Weaving their own stories


Kadie, 35, has two children, and used to struggle every single day. She dropped out of school at a young age and couldn’t afford to buy enough food for her family. She was extremely shy and often despaired about the family’s financial situation. School fees were out of the question, so Kadie's son, eight-year-old Moinina, simply didn't go.

“Women’s lives here were just deplorable,” says Awa, who coordinates World Vision’s weaving project in Sierra Leone. Many women in rural parts of the country are not encouraged to contribute financially to their families – even when their husbands are unable to provide for them. Instead, mothers live day-to-day scraping together what they can to feed their children and run their homes. It’s a heavy burden to bear.

But through a World Vision-supported empowerment project, Kadie got the opportunity to train in weaving. The project was set up to train young women who haven’t completed their education, empowering them and helping them to become self-reliant. The new skills they learn enable them to start a business and earn their own income.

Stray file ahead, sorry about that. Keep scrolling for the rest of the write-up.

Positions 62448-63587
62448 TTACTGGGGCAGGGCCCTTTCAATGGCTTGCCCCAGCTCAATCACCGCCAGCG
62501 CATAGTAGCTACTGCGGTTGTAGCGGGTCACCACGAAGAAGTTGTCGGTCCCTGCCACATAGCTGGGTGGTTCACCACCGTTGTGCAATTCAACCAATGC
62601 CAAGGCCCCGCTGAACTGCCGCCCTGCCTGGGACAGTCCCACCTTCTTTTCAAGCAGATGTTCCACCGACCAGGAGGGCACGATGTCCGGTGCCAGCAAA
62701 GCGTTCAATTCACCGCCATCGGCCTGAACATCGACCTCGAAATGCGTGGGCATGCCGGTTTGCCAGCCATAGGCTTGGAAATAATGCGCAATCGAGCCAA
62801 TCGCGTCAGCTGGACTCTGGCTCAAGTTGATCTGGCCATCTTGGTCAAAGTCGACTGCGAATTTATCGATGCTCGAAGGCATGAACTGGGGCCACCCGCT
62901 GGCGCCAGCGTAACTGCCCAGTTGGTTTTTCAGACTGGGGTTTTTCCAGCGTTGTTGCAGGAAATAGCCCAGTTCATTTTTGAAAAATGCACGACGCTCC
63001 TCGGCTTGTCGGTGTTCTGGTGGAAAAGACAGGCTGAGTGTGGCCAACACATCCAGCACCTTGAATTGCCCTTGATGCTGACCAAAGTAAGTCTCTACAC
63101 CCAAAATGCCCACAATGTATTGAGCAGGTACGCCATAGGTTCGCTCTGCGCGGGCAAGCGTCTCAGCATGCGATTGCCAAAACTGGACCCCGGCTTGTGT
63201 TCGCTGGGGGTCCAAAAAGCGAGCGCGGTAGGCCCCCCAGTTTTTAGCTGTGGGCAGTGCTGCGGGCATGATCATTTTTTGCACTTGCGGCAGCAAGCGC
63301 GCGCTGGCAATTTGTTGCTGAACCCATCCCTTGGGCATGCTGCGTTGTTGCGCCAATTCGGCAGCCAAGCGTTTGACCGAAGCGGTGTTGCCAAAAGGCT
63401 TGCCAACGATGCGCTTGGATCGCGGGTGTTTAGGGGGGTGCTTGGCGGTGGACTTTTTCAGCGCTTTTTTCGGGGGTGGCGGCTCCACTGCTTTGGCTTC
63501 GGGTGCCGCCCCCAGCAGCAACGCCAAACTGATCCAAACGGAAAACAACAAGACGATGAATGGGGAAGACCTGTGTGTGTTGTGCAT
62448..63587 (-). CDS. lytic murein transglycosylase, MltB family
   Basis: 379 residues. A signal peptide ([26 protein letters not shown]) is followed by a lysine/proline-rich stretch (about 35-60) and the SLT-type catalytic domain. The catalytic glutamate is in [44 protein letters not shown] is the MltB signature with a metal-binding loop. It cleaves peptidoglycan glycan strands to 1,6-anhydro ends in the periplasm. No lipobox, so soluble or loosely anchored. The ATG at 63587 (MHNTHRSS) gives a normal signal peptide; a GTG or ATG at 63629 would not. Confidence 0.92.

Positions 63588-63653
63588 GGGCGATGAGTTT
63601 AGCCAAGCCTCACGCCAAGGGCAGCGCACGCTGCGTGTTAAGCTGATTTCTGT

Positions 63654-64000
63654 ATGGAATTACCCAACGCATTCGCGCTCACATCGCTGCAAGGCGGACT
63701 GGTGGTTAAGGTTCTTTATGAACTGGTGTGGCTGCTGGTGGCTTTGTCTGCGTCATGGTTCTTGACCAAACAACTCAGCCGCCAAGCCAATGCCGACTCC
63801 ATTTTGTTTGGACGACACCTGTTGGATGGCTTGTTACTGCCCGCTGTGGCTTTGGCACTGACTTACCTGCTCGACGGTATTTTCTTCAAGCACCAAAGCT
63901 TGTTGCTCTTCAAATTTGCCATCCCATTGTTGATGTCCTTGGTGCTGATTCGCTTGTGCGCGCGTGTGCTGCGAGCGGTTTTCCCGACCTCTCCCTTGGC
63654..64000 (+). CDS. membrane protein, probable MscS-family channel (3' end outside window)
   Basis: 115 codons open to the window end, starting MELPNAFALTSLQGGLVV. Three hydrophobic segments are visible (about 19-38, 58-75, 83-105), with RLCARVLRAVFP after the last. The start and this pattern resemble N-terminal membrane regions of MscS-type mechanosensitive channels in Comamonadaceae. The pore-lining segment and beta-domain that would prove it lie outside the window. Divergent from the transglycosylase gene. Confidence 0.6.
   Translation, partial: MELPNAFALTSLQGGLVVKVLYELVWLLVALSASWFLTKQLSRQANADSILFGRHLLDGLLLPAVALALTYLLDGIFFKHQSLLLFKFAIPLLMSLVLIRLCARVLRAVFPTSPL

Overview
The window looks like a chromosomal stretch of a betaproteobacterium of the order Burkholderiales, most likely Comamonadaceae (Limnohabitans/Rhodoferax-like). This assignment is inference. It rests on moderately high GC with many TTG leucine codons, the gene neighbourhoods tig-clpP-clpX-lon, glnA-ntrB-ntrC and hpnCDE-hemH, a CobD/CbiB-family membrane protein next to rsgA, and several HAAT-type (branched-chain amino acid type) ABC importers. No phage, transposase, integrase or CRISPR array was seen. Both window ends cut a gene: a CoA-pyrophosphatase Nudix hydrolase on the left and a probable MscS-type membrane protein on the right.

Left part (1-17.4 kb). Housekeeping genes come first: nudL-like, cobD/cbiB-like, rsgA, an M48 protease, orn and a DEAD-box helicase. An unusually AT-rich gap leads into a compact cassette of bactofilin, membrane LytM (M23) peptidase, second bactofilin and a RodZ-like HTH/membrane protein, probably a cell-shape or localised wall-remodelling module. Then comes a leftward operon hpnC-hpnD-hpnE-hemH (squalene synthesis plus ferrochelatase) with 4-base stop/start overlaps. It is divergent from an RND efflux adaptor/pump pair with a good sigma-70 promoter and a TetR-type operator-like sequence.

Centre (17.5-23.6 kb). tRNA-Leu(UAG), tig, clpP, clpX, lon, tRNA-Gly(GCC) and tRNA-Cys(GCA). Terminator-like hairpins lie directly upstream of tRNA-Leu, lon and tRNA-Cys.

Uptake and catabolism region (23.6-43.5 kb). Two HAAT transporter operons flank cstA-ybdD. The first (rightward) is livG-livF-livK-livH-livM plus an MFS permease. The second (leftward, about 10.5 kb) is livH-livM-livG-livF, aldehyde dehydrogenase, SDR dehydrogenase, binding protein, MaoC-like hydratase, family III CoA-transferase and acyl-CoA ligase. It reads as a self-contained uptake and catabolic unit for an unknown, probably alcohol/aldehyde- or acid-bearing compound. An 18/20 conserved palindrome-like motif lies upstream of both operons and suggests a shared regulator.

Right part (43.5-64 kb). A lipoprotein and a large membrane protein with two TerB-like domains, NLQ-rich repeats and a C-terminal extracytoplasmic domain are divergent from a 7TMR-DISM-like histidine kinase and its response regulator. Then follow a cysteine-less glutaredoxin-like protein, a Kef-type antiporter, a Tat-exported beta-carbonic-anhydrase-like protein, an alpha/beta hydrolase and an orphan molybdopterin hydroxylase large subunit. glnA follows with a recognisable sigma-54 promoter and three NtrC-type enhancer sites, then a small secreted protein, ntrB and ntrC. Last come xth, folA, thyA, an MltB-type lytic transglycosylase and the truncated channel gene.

Now, the future looks brighter for Kadie and her children.

"When I started doing the weaving then my life changed. Now I'm a woman of substance," says Kadie.

With new confidence and customers including the local government, Kadie is able to provide for her family – and her husband is very proud of her accomplishments.

Moinina is now going to school and has everything he needs to learn. "[I have] books, pencils, a school bag, shoes... since I got my bike things have been much easier for me," he says. And Kadie can feel hopeful that her baby, six-month-old, Alimatu, will have a brighter future, too.

The weaving project may seem like a simple idea, but the dignity and respect it gives to women like Kadie, and the opportunities it grants their families, are incredibly valuable – to the women and their children.

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